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## Hermann theorem

Foreach pair of space groups G > H, a uniquely defined space group M exist such that H ≤ M ≤ G where:
• M is a t-subgroup (translationengleich subgroup) in G: [ it ] is the t-index of M in G
• H is a k-subgroup (klassengleich subgroup) in M: [ ik ] is the k-index of H in M
M is called the Hermann group.

The Hermann Theorem can distinguish between three types of subgroups:
• t-subgroups (or translation equivalent subgroups):
If H is a t-subgroup of G means that T(H) = T(G), i.e. the translation groups of G and H are the same.
The subgroup H loses rotation type operations with repect to G and therefore the point group P(H) < P(G)
M is equal to H.

• k-subgroups (or point group equivalent subgroups):
If H is a k-subgroup of G means that P(H) = P(G), i.e. the point groups P(G) and P(H) are the same.
The subgroup H loses translation type operations with repect to G and therefore the translation group T(H) < T(G)
M is equal to G.

• general type subgroups: T(H) < T(G) and P(H) < P(G) and so, H < M < G
As consequence a maximal subgroup is always or t-subgroup or k-subgroup of the initial group.

## Factorization of the index of a group-subgroup relation

The index of a transformation in a group-subgroup (G > H) relation can be factorized in two parts according to the Hermann theorem. In the formula, [ ik ] is the k-index (the klassengleich index), which coincides with the cell multiplication in the subgroup in the case of primitive cells, and [ it ] (the translationengleich index), which is equal to the ratio between the orders of the point groups of G and H.

In terms of the corresponding indices:
• t-subgroups (or translation equivalent subgroups): ik = 1, then it = i
• k-subgroups (or point group equivalent subgroups): it = 1, then ik = i
• general type subgroups: ik ≠ 1 and it ≠ 1
An alternative notation in use for [ ik ] is [ iL ] and for [ it ] is [ iP ].

## How to obtain the correct index of a group-subgroup relation from structure data

The index of a transformation is related with the number of formula units of the two structures whose symmetry groups are group-subgroup related. In the given formula [ i ] is the index of the transformation, |P(G)| and |P(H)| are the orders of the point groups of the corresponding space groups G and H and Z(G), Z(H) are the number of formula units per primitive unit cell of two structures with symmetry groups G and H. The index [ iL ] is also equal to the ratio of volume of the primitive unit cell of H and G: Example 1:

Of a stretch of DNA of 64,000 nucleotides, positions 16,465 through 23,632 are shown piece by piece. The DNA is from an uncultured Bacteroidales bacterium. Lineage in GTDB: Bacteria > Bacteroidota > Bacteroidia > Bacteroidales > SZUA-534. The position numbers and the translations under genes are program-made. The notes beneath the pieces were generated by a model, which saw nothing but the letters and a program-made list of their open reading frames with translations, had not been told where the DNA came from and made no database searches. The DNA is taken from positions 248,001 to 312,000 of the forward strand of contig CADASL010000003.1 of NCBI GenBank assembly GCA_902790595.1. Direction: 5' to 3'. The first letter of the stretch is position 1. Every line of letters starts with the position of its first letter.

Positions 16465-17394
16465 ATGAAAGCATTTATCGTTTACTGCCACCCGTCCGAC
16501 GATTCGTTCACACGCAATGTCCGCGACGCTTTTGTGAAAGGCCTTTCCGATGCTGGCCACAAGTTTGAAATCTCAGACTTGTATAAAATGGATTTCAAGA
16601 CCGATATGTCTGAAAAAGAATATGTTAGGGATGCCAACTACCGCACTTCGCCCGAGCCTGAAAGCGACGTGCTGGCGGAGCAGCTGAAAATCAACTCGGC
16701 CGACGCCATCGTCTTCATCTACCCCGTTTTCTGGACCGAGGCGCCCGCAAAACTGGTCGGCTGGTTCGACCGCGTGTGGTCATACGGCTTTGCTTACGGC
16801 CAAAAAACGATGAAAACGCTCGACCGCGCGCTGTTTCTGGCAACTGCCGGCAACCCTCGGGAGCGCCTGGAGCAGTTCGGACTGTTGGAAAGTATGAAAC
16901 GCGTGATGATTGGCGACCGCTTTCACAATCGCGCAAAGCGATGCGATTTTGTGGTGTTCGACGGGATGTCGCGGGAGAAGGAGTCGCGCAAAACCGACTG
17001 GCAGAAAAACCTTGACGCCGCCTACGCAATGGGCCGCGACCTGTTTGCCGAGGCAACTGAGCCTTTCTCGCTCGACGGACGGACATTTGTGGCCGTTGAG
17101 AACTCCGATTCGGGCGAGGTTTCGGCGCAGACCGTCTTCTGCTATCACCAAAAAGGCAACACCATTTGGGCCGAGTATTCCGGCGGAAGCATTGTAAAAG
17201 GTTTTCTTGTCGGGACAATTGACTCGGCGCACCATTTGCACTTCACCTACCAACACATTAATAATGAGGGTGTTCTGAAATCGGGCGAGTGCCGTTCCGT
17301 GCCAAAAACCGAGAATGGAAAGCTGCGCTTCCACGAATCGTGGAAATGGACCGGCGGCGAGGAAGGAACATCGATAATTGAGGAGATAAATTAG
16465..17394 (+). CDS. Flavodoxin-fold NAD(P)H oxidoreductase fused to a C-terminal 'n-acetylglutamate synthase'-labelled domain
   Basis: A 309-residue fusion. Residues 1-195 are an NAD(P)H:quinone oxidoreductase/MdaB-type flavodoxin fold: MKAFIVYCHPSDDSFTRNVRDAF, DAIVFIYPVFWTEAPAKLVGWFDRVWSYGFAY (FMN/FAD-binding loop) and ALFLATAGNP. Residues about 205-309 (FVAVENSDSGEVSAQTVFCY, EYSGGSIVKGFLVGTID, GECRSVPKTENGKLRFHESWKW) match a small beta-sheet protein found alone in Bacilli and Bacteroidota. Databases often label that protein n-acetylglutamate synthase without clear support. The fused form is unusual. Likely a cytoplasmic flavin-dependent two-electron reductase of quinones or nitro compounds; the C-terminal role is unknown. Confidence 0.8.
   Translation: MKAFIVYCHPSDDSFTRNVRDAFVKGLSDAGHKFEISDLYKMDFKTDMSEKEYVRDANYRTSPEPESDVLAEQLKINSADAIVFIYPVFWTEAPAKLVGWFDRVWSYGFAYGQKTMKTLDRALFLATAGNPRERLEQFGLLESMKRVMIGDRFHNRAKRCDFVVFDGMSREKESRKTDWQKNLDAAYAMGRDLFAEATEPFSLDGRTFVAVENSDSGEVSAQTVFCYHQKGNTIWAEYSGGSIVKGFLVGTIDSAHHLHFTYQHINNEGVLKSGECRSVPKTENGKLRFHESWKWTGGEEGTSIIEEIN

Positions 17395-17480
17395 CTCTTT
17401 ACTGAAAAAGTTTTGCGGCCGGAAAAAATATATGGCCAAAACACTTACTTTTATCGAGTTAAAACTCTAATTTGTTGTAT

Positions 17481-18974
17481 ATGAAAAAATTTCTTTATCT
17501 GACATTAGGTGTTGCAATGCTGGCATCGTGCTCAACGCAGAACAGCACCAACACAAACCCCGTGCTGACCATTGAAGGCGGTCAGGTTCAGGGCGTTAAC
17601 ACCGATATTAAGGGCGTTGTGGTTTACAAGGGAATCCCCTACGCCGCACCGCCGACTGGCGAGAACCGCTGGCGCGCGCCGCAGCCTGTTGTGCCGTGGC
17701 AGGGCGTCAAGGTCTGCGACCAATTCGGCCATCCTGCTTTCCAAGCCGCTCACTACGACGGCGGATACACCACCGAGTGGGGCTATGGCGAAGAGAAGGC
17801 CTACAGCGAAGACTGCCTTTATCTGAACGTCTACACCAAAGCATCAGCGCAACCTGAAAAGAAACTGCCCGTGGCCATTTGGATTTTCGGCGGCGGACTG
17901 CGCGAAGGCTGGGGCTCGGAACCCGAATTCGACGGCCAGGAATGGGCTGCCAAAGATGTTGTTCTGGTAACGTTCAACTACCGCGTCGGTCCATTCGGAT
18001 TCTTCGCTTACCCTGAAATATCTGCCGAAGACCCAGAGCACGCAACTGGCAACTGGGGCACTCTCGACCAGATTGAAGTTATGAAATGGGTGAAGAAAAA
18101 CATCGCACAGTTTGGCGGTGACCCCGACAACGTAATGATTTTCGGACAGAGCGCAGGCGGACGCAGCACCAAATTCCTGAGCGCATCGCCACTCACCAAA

Consider the phase transition between tetragonal P4mm (99) and cubic Pm-3m (221) structures of BaTiO3. The number of formula units per primitive unit cell are equal to Z(G) = Z(H) = 1. The two phases are group-subgroup related, and a valid index for this transformation according to the formula is equal to the ratio between the orders of the point groups |P(G)| / |P(H)|. The order of a point group is just the number of the elements of the point group. The ratio between the orders of the point groups can be obtained from the program POINT. The valid index for this transformation is 6.

[ Check the P4mm subgroups of space group Pm-3m with index 6 ]

Example 2:

Consider the group-subgroup related phase transition between orthorhombic Pnma (62) and Pna21 (33) phases of K2SeO4. The number of formula units per primitive unit cell for the given structures are Z(G) = 4 and Z(H) = 12. The orders of the point groups are |P(G)| = 8 and |P(H)| = 4. A simple application of the formula gives an index 6 for this transformation.

[ Check the Pna21 subgroups of space group Pnma with index 6 ]

Example 3:

Consider the group-subgroup related phase transition between monoclinic C2/c (15) and P21/c (14) phases of CaTiSiO5. The number of formula units per primitive unit cell for the given structures are Z(G) = 2 and Z(H) = 4. A simple application of the formula gives an index 2 for this transformation.

[ Check the P21/c subgroups of space group C2/c with index 2 ]

## Domains

• Orientational (twin) domains: As a consequence of a lost of rotational elements
• Antiphase domains: As a consequence of a lost of translational elements
[ it ] is the number of twin domains and [ ik ] is the number of antiphase domains.

Example 1: Quartz P6222 (180) > P3221 (154) with index 2
ik = 1 , i = it = 2. P3221 is a t-subgroup of P6222. Twin domains.

[ Check the t-subgroups of space group P6222]

Example 2: Cu3Au: Fm-3m (225) > Pm-3m (221) with index 4
it = 1 , i = ik = 4. Pm-3m is a k-subgroup of Fm-3m. Antiphase domains.

[ Check the k-subgroups of space group Fm-3m ]

Example 3: β - Gd2(MoO4)3: P-421m > Pba2 with index 4
it = 2 , ik = 2. Pba2 is a general type subgroup of P-421m. Twin and antiphase domains.

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